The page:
I just wanted to point out the Christmas decorations on the right. Die Hard is filled with perfunctory holiday cheer.
Really, the unsung hero of the movie is the character, played brilliantly by the late Kip Waldo, who rings up Reginald VelJohnson’s twinkies.
Al Leong with some unsubtle product placement for the concession stand.
Hey bu…bee…I have to confess I absolutely love the inclusion of this character. With all the irritating tropes involving the incompetent cops outside, he is a breath of fresh air. (Though after Uvalde, the cops in Die Hard seem like proactive action stars.)
Well, we have some Christmas cheer, some really ugly photos of kids, the coke can that our terrorist humorously gave Hart Bochner, and the delightful Alan Rickman with his little silver pistol in his first movie role.
And Robert Davi has arrived. An eighties film can now officially begin.
Grand L. Bush as Robert Davis’ FBI partner (The are called Big Johnson and Little Johnson. I see you Die Hard) is also a lot of fun.
This is most of Paul Gleason’s scenes. Yelling into a phone or walkie talkie. In fact, a lot of Die Hard comprises various characters talking into walkie talkies.
So this is the end of the movie? Nope. Though points to Alan Rickman. I am sure the British actor’s head exploded a bit when he was asked to do German faking a bad American accent.
Well, surely this is the end of the movie? Surprisingly again no. The bad guys apparently switched to Queensbury rules when we were not looking.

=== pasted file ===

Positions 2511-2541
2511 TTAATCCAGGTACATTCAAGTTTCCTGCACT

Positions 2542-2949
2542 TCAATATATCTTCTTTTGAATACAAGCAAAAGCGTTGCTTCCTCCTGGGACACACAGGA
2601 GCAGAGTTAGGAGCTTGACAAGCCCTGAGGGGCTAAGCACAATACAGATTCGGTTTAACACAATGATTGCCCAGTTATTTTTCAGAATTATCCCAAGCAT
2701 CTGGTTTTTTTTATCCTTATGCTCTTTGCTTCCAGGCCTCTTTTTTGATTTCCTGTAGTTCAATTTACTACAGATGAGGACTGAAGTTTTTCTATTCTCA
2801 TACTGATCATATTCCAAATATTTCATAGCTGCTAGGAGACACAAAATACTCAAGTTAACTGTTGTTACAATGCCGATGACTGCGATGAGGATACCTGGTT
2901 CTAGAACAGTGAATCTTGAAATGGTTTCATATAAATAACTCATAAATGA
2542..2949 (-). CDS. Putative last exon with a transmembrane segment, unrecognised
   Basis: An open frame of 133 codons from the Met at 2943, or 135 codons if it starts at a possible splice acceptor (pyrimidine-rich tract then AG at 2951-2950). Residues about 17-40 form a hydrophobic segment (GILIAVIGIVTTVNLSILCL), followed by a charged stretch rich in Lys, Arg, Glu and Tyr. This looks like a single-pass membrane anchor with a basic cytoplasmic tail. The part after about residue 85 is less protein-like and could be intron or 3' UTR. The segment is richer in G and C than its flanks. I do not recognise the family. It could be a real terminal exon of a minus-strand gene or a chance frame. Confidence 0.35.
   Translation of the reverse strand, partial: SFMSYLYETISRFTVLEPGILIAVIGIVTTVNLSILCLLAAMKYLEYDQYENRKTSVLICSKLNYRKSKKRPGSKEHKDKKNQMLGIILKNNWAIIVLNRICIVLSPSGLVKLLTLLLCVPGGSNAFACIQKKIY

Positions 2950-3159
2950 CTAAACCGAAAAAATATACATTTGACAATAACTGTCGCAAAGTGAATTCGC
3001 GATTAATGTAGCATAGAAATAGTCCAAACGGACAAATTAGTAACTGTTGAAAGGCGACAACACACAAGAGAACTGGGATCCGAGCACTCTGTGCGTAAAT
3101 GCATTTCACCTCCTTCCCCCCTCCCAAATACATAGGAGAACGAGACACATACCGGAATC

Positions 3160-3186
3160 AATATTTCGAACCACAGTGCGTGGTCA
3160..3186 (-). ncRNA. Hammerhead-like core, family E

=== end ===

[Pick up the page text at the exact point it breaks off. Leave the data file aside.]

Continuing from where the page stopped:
Much has been made that Bruce Willis character was an everyman who bleeds rather than the standard 80’s action star who doesn’t have time to bleed, such as Jesse Ventura in Predator or Schwarzenegger in Commando, who might as well be a nigh invulnerable cartoon. Much as Nirvana replaced Glam Rockers a few years later, Willis changed what an action star should be in Die Hard.
Speaking of Commando. Die Hard is still an eighties film. This screenshot could have been right out of Commando and no one would blink an eye.
The character on the right threatened to turn into comic relief/ fat best friend. But thankfully that never materialized.
What in the hell am I looking at here? It looks like Bruce Willis is fighting Dr. Zaius. Are they both wearing masks from the Planet of the Apes?

I knew if I watched long enough I would get a good helicopter sequence.
Alas, the helicopters are not long for Die Hard.
Again Die Hard is a very eighties film.
Bonnie Bedelia is seven years older than Bruce Willis, but it really works in the film. Makes her more believable as an independent woman who doesn’t need him and as a business executive. Still, there is a chemistry between them. (The sequels really drop the ball on this, among other things.)